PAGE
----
“Returning some books to the library, and I met my own fan!” Dea squealed at the last remark, her smile widened and her expression giddy.
Abel snorted, “You make it sound like as if you only have one in the whole world.”
“You mean I have more?!” Dea’s eyes were practically sparkling with hope and excitement, her voice getting higher and “girlier” (as once Hiero had said).
“Yeah, I mean, everyone at school’s been talking about you. In fact, they even made a fan club with members from outside the school…Didn’t you know?”
“Oh…my…gosh! Abel, I’m famous!” With that, Dea skipped off to her bedroom, leaving trails of dreamy gold dust and ribbons of rainbows in her magical wake.
Shaking his head fondly, Abel headed outside.
Dea headed towards her room when she met Annette on the way, the look on the brunette’s face was that of dilemma. “Hey, Annie,” Dea greeted.
Annette looked shell-shocked and stammered as she answered Dea, “Oh…h-hey, Dea.” This was wrong.
“Are you okay? You don’t look good,” Dea said, concern seeping off of her like water.
“Hmm? Ah, y-yeah – I was just…thinking, I guess,” Annette’s face scrunched up into confusion and anger.
“…Are you sure?”
“Yeah, yeah! I’m fine!” Annette forced a smile that looked as stiff as a board and her eyes still shimmered with troubles.
Dea nodded slowly, “…Okay, if you say so…” Annette scurried off downstairs, leaving Dea ultimately puzzled.
In her room, Dea checked her security records and found no signs of trespassing ever since Michael arrived. Maybe it had been Michael who was sneaking in, but he had said that that was the first time in a very long while he had stepped a foot in Olympia Mansion. However, Michael was a trickster – there was a strong possibility that he lied. Dea slapped her forehead when she had remembered that she was supposed to visit Brian and Vincent for more information on Michael. She grabbed her phone and scrolled down on her contact lost to Brian’s number.
She pondered on whether or not she should call him; chances were that he’ll be either drunk or someone else would pick it up (Brian mentioned something about losing his phone a long while ago). Dea didn’t have Vincent’s number because the Naitt rarely shows up during any time of the year. Sighing, she pressed the dial button and pressed the phone to her left ear.
A series of slow beeping was all she heard. She waited, and waited, and waited. She didn’t dare to release her breath in fear she’ll never get to hear Brian again. No one picked it up. She was about to give up when there was a click on the other side, followed by a familiar (sober) voice. “’llo?”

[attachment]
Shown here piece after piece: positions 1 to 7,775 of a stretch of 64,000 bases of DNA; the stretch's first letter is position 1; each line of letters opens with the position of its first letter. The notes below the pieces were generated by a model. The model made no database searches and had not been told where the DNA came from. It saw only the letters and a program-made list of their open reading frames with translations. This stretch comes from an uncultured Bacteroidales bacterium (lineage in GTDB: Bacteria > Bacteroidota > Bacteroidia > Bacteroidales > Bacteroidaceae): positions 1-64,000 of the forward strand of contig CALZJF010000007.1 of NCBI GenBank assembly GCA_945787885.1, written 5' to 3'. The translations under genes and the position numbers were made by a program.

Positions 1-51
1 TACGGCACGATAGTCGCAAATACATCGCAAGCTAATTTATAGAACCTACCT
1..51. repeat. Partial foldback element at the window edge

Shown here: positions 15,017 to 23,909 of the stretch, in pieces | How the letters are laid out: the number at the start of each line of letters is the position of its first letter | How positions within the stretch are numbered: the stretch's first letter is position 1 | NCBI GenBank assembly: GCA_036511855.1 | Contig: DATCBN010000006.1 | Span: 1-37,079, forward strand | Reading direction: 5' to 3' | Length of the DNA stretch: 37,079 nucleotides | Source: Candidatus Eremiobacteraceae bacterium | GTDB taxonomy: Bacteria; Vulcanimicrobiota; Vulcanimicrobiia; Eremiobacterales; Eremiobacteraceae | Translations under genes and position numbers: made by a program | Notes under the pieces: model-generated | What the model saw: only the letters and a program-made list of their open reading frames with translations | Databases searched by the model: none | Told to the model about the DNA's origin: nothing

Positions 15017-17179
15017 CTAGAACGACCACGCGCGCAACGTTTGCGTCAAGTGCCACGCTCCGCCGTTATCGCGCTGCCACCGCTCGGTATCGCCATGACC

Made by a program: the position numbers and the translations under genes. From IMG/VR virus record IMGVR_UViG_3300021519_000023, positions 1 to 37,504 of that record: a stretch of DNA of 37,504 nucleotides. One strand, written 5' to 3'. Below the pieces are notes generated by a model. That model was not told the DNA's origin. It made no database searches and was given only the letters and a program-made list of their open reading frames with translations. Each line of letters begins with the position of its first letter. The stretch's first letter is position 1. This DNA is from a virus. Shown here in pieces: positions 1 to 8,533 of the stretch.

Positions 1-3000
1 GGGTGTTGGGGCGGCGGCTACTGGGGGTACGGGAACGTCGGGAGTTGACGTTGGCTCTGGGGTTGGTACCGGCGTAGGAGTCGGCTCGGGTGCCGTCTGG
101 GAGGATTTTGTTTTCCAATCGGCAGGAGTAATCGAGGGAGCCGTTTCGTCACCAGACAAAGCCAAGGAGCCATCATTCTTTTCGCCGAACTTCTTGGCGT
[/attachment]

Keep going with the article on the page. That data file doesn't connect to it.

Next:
“Oh my gosh, Brian! You still have your phone,” Dea huffed a relieved laugh.
“Dea, it’s Dea. Deanna.”
A pause on the other end. Suddenly, there was a bark of a laugh. “Dea! Hey! ‘s been a while!”
“Yeah, it has. I didn’t think you’ll be sober, though.”
“I’ve cut my drinkin’ to once a week now, ‘cause the teacher’s been nagging me ‘bout it – he even made a special lesson about how alcohol damages the body. Scared most of us, includin’ me, I guess.”
Dea snorted fondly, “Never thought it’ll get to you. Okay listen,” Dea said, taking on a more serious tone, “Do you know why Michael’s here? I mean, here, in Olympia?”
There was a solemn silence on the other hand. Dea was about to tell him to forget it when Brian suddenly talked. “Sorry, Dea; he told me not to tell a soul.”
“Oh, alright then…” Dea said dejectedly.
“…But I can make a vague summary for ya,” Brian offered.
“Yeah, sure. That’ll be good, too.”
“Right, so not long ago, this man came to Mike’s home and told him to work with him –”
“Why? Who’s this person?”
“That, I can’t tell.” Brian sounded fidgety, as if he felt like he should tell Dea everything. “Anyway, Mike refused, ‘cause the man wanted to do some bad stuff to Zach or somethin’. After that, the man kept on comin’ to Mike’s house and by the seventh day he began talkin’ to him outside his house – he even waited outside the school gates afterschool! But everytime Mike said no, and the man was gettin’ furious.
“The man began terrorisin’ Mike, like putting nasty traps wherever he go and assaultin’ him – no, not that kind of assault! More like throwin’ eggs and stuff. At first they were harmless, but they soon become serious.